manufacturing

Manufacturing

Troubleshooting Is This Industrial Machinery Mechanic's Specialty

Posted on
April 10th, 2021
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Service engineer Jack Jaeger works on a machine for a customer
Jack Jaeger works on a machine for Helios Gear Products
Jack Jaeger's job as a service engineer at Helios Gear Products involves learning new things and balancing travel requirements with home responsibilities, two skills he says are essential to being good at this job. (Credit: Courtesy Jack Jaeger)
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Jack Jaeger is only 22 and he's already a well-regarded service engineer. His boss praises his ability to "solve technical machine problems on-the-spot." 

In fact, that troubleshooting ability helped Jaeger decide early on what he wanted to do. He sidestepped a four-year degree to focus on trade school and fine-tune his skills.

He's been at Helios Gear Products in South Elgin, Illinois, for more than two and a half years. 

Why did you get into this line of work? And did you always want to do this?

I worked at Brelie Gear in the shop during high school, and I enjoyed the work I was doing there. I saw service techs come into our shop, and I thought that would be something I’d like to get into. When I graduated high school, I knew I did not want to go for a four-year degree, so I pursued trade school as a maintenance technician at Waukesha County Technical College to continue the work I had genuine interest in.

What does a typical day look like?

Every day at Helios looks a little different. I’m briefed on what needs to be done in the shop, or where I’m being sent on service. Depending on where the customer is, I leave straight from home to the work site, and sometimes I come into the office before leaving for my route. I travel for a significant portion of my job, so as trips to customers come up, I’m on the road as soon as it’s scheduled, based on their service needs.

What do you like most about your job? And least?

I like the rewarding feeling of being able to identify and solve a problem for a customer.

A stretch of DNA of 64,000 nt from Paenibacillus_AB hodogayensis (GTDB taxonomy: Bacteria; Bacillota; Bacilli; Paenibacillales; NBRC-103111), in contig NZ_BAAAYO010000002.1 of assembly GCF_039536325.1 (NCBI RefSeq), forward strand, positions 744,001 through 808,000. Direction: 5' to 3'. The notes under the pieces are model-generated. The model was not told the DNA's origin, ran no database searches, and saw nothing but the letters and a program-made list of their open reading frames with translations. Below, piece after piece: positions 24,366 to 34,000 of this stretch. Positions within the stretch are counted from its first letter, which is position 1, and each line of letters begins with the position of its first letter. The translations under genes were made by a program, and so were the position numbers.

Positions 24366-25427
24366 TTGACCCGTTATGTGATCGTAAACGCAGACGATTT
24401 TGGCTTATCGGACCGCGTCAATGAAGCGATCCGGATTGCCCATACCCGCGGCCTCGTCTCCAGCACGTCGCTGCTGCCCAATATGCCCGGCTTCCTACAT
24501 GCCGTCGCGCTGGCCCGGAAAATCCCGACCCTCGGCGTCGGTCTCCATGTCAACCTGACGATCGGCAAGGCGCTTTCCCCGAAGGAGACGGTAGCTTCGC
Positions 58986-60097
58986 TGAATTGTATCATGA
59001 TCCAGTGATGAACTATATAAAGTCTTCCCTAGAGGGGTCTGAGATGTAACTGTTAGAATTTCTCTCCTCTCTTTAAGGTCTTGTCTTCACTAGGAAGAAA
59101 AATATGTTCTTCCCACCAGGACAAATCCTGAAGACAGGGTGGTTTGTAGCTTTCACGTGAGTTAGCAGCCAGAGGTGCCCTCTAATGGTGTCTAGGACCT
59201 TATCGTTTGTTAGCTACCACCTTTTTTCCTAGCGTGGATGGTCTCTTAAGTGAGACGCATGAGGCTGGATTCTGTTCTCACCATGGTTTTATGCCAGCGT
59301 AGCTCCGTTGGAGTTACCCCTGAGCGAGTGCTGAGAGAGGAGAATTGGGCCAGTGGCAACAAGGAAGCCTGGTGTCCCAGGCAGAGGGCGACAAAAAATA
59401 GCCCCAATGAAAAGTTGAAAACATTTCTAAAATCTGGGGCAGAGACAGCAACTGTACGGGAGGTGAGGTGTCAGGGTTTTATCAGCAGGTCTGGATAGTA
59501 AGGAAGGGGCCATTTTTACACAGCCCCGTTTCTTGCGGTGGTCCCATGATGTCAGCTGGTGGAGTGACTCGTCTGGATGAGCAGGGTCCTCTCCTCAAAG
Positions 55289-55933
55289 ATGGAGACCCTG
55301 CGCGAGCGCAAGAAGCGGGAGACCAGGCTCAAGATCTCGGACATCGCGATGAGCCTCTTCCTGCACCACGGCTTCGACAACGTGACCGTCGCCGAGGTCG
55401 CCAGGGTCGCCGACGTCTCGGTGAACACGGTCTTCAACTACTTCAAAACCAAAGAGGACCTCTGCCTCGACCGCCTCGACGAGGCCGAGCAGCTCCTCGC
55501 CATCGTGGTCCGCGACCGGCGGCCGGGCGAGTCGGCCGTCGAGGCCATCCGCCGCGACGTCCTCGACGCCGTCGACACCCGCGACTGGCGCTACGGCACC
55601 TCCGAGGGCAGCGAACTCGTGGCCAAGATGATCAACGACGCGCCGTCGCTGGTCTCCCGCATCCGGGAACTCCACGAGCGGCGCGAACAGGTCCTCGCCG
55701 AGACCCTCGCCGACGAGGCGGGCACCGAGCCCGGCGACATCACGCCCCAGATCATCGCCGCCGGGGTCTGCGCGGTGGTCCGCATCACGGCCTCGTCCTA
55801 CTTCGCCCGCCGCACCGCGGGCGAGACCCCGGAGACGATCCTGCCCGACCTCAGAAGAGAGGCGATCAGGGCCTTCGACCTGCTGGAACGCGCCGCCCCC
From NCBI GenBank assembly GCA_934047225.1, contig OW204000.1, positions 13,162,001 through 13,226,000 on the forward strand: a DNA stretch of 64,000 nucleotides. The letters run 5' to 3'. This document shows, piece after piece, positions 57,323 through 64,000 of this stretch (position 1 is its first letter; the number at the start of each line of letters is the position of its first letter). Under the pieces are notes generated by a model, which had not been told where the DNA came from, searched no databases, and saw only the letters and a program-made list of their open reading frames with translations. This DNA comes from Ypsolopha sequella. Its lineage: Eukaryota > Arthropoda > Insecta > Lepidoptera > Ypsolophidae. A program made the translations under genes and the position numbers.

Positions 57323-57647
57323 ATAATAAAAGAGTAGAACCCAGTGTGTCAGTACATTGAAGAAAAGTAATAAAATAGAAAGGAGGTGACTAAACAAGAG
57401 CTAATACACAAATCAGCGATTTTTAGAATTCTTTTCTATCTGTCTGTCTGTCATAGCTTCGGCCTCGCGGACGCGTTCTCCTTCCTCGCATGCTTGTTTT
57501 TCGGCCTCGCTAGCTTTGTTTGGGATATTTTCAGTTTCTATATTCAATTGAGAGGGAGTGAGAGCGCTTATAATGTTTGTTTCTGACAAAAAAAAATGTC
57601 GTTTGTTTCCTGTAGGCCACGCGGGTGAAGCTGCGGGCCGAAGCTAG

My least favorite part of the job would be leaving a customer without having fully fixed the issue.

What’s the most common misconception about your job?

The biggest misconception comes from the term “maintenance technician” — people think we do general maintenance. When I was in school, some friends and coworkers thought I was going to be a building maintenance worker.

What do you wish you knew about the job before you got into it?

Work can ramp up and slow down day-to-day, which requires an adjustment period. Also, the sense of urgency can be daunting in the first few years. On a personal note, the need to manage your personal needs while traveling on the job can be a struggle, especially during a pandemic.

What personality traits or qualities would make someone a good fit for this job?

Being available on the customer’s time is really important in this line of work, so having fewer personal responsibilities at home helps me because it means I’m able to leave for a service job at any time. You have to be someone willing to drop what you’re doing to help someone else.

Why would you recommend that someone go into this line of work?

To someone interested in being a service tech, I would tell them: Be open to the new experiences and opportunities the job presents. Being someone who likes travel and likes learning new things would be helpful qualities in this career.

What’s the nicest thing anyone has ever said to you at the completion of a job?

I once got an email from a customer about how pleased they were with a job. I also received a request from a customer that I be the one to work on a certain job. Those are things that add to the overall satisfaction of this job field.

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